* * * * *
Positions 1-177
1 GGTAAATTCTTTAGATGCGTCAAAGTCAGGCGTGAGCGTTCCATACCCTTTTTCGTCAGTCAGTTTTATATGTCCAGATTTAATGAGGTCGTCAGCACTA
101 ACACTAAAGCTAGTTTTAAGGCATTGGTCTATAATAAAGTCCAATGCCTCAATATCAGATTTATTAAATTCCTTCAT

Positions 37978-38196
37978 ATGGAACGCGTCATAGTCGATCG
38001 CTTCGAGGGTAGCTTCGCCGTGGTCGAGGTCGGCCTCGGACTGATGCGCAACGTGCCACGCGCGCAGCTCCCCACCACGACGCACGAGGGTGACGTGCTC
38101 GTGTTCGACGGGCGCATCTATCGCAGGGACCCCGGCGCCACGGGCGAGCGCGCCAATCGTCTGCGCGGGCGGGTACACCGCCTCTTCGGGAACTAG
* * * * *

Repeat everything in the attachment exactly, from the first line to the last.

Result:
Positions 1-177
1 GGTAAATTCTTTAGATGCGTCAAAGTCAGGCGTGAGCGTTCCATACCCTTTTTCGTCAGTCAGTTTTATATGTCCAGATTTAATGAGGTCGTCAGCACTA
101 ACACTAAAGCTAGTTTTAAGGCATTGGTCTATAATAAAGTCCAATGCCTCAATATCAGATTTATTAAATTCCTTCAT

Positions 37978-38196
37978 ATGGAACGCGTCATAGTCGATCG
38001 CTTCGAGGGTAGCTTCGCCGTGGTCGAGGTCGGCCTCGGACTGATGCGCAACGTGCCACGCGCGCAGCTCCCCACCACGACGCACGAGGGTGACGTGCTC
38101 GTGTTCGACGGGCGCATCTATCGCAGGGACCCCGGCGCCACGGGCGAGCGCGCCAATCGTCTGCGCGGGCGGGTACACCGCCTCTTCGGGAACTAG